Today’s Solutions: May 22, 2022

The Bermejo River flows through Impenetrable National Park in Argentina’s Chaco province. The secluded region had a special and surprising visitor last week in the form of a wild giant river otter. The otter, which was believed to be extinct in the country because of hunting and habitat loss, made an incredible reappearance right in front of Sebastián Di Martino, the director of conservation at Fundación Rewilding Argentina. The last time a wild giant otter was seen in Argentina was in the 1980s, and none have been seen on the Bermejo for over 100 years.

Di Martino was kayaking on the Bermejo when he spotted the incredible creature. “It reared up, so its white chest was visible, which I recognized as the giant river otter [Pteronura brasiliensis],” he reports. “At this point, your legs go weak, and your heart starts beating faster.”

Otters are integral to the balance of the eco-system, so much so that there were already plans in place to reintroduce them to the region. “Giant river otters, as top predators, exert a regulatory influence in the aquatic ecosystem,” Di Martino explains. “It’s a regulator of fish populations, which contributes to the health of aquatic ecosystems. It’s a spectacular animal, and it’s enormous; it can be 1.8 meters long. Adults weigh over 30 kg. They’re trusting and curious. To share the environment with them is marvelous.”

For over three years now, Rewilding Argentina has been working to restore the giant otter population in the Iberá wetlands, so the sighting of the one in Impenetrable National Park is uplifting news. Di Martino believes there are two explanations for how the giant otter ended up in the Bermejo. “The closest known populations of giant otters, which are endangered globally, are in the Paraguayan Pantanal, which could connect with this river from a distance of over 1,000 km,” which Di Martino explains is the simplest answer. “The other possibility is that there’s a remnant population of the species in Argentina that’s gone undetected. These animals live in family groups, and this was a solitary individual, which we think came from a group.”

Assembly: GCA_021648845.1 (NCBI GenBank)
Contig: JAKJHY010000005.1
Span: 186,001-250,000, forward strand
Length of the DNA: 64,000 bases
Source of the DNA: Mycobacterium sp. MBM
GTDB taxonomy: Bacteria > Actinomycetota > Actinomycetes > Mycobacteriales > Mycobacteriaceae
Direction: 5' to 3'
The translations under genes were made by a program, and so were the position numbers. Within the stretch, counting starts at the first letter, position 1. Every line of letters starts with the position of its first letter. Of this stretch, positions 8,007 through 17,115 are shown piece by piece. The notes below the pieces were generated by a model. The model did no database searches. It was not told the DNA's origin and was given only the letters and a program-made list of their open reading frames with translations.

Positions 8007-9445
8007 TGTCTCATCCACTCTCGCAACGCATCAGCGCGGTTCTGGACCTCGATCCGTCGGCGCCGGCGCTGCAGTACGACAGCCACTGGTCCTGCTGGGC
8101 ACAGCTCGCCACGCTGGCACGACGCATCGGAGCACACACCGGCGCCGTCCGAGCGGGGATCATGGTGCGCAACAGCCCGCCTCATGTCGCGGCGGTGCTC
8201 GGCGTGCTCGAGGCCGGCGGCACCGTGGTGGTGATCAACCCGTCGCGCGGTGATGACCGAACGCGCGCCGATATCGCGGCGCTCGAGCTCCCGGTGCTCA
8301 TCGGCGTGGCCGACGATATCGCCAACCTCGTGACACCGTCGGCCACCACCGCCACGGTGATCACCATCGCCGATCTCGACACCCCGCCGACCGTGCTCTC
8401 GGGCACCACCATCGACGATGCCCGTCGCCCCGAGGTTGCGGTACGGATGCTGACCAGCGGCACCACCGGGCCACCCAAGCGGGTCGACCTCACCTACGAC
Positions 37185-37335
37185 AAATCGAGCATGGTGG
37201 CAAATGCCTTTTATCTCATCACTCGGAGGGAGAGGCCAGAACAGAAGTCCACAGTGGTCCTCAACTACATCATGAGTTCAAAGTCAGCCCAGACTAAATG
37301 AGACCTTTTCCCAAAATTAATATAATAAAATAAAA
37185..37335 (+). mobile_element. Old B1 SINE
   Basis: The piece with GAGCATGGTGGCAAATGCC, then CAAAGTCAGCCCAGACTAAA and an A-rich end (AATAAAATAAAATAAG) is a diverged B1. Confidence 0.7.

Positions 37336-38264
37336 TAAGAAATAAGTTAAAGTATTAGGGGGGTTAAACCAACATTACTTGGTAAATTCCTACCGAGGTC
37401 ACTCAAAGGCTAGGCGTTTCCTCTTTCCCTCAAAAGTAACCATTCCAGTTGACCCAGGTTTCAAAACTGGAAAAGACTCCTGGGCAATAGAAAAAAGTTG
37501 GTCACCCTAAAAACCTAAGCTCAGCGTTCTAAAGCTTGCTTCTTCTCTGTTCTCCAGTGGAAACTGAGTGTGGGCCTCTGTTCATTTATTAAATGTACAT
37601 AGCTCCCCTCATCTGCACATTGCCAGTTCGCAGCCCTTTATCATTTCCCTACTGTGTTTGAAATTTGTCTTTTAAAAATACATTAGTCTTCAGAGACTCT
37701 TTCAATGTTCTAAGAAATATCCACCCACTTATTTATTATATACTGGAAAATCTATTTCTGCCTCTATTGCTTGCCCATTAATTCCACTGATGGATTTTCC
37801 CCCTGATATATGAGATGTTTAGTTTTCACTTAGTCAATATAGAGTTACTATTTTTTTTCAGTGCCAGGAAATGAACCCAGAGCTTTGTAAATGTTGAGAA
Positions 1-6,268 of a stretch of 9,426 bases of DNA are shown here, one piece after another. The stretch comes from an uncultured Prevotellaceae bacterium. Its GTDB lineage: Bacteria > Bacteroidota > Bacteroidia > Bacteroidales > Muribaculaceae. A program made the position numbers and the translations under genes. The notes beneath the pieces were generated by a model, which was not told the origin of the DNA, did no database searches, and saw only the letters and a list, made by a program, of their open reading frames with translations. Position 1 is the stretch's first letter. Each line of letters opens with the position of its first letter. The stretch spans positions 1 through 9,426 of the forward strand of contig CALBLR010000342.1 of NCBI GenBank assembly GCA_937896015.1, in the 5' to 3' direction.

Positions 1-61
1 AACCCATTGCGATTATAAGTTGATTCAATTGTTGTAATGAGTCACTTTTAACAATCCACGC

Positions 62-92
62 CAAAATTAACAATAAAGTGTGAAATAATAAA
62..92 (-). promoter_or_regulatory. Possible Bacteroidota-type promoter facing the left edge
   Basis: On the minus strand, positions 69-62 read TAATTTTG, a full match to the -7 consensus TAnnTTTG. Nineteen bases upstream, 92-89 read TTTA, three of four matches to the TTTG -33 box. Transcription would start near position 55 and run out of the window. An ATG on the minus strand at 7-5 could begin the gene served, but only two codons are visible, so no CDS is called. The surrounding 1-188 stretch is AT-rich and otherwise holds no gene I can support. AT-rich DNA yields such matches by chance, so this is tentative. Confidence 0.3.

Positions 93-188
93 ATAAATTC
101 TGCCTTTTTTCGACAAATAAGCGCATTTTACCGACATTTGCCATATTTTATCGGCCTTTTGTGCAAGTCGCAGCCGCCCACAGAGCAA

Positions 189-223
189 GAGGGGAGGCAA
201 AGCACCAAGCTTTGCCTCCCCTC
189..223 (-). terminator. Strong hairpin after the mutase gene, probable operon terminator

Whatever the case may be, the reappearance of this wild giant otter supports the argument that if we protect wild and natural areas and promote rewilding, then animals will return. Di Martino hopes that the Bermejo River can be better protected, insisting that more supervision has to be implemented to curb the illegal hunting and fishing activity that runs rampant there.

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